Matland’s work, along with that of production designer Stephen Carter, trashes the traditional US TV palette which allows other shows, like Billions, to function straightforwardly as adverts for the high life. Instead, under Armstrong’s guidance, the production and costume design of Succession work towards a different goal, and that is to make this world feel not desirable, but empty – as an endless blur of browns, greys and tans make interiors interchangeable, even across continents. When the show flips to London, the colour schemes remain eerily intact – the international aesthetic of privilege, the safe-choice Hotel Look which depersonalises everything. Succession makes the international lifestyle of the one per cent seem barren and depressing – or to use a more British word, drab.

 

A very British coup

So although the show is produced with the budget and the wisdom of a typically high-end US prestige drama, and even if we agree to put Armstrong, the show’s British creator and showrunner, in the same bracket as David Chase, Matthew Weiner and David Simon (creators of The Sopranos, Mad Men and The Wire, respectively), we also have to acknowledge that there’s something different about it, and about him. Is it his Britishness – not so much as an identity, but perhaps as a way of seeing the world?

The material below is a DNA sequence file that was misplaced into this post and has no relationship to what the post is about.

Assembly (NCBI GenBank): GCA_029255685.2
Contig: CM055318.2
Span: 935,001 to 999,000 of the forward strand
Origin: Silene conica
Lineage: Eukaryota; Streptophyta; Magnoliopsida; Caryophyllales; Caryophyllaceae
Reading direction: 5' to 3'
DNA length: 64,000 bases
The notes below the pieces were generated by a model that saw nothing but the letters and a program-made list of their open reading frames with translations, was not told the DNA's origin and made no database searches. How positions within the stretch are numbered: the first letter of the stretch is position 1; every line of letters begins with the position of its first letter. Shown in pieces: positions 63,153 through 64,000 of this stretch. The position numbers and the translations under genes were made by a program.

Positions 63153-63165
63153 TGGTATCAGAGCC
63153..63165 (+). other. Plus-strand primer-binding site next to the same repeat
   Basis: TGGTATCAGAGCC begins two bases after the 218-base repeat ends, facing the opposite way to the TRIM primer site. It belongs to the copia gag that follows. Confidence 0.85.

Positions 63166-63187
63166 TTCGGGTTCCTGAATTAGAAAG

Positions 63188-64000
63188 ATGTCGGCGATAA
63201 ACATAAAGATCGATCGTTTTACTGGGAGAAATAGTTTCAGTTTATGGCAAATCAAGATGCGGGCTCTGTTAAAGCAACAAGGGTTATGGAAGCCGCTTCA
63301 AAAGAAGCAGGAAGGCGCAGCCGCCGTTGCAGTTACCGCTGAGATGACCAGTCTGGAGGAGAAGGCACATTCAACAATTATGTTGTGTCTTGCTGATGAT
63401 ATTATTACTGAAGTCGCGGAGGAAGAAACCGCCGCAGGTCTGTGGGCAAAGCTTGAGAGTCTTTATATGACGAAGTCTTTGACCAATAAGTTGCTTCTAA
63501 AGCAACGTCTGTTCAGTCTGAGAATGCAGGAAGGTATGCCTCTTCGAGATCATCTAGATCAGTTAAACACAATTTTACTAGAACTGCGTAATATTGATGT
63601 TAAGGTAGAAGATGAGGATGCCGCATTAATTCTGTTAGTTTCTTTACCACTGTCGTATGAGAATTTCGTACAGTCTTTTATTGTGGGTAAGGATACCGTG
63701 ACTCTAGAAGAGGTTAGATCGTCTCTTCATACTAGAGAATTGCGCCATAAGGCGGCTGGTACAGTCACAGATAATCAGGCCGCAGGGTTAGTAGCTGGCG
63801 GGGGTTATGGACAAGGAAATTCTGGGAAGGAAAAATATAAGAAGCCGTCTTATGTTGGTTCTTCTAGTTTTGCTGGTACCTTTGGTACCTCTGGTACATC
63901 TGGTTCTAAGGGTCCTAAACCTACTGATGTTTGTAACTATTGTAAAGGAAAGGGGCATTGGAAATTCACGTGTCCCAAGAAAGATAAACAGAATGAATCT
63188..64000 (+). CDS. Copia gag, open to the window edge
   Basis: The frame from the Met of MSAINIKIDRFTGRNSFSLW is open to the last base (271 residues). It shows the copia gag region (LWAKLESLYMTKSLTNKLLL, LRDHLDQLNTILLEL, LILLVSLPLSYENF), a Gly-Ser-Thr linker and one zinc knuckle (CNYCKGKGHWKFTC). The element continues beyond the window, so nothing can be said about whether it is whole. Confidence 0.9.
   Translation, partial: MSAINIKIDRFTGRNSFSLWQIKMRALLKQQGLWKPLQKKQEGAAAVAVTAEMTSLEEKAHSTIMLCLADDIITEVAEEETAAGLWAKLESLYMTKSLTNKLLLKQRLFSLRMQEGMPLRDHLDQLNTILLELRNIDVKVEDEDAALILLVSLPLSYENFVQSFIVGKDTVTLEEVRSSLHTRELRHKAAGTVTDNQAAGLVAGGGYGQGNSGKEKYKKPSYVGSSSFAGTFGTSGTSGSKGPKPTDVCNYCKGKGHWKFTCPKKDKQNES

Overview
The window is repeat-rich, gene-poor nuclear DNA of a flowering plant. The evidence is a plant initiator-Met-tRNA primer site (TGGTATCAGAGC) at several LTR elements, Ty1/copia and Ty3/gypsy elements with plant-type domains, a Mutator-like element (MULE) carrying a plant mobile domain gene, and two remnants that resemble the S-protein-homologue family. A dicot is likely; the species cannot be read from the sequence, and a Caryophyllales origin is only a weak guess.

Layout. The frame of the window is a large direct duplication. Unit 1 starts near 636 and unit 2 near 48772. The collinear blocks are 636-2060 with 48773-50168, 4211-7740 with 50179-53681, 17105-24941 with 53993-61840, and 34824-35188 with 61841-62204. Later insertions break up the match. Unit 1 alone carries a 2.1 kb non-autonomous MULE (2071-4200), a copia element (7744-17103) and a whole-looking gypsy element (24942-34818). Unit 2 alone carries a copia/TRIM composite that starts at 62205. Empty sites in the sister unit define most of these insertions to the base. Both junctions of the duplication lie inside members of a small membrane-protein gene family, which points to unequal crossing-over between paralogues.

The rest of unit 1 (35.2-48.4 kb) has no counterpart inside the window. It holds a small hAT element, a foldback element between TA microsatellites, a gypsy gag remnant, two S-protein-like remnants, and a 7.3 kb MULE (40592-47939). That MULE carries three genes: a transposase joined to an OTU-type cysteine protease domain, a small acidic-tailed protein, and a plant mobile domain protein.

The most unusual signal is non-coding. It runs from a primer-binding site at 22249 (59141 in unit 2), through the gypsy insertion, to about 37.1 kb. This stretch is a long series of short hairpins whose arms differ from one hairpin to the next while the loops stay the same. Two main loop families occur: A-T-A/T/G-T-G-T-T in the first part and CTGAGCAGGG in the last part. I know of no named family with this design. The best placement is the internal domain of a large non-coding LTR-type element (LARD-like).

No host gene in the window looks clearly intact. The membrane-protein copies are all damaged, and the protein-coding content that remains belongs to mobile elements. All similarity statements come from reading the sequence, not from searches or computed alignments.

Brian Cox

Brian Cox

“This show needs 20 per cent more hope!” Such is the apocryphal instruction from an anonymous US TV executive to a British sitcom writer looking to rework his show for a US network audience. Without that kind of injection of optimism, the theory goes, America’s nation of Pollyannas will find it all too depressing and switch over to watch Dancing with the Stars instead.

The fact that the only really successful example of this translatlantic transition is Ricky Gervais and Stephen Merchant’s The Office – which Greg Daniels remade respectfully, but with a solid intuition about what its New World audience would want to watch – suggests that British shows just don’t fare very well when suffused with this much extra hope.

Take Peep Show’s central character Mark Corrigan, for example. Also created by Armstrong and Bain, Mark would not be able to cope with even 10 per cent more hope, let alone 20. In the final episode of the final series of Peep Show, it dawns on both him and us that Mark’s forties won’t be much more than a grotesque simulacrum of his twenties – doing the same commute every day, but carrying more weight and less hair – and he will never, ever escape his own neuroses, or that flat, or Jeremy, the albatross with whom he shares it. The last line, “I simply must get rid of him,” is said in the knowledge that it will never actually happen.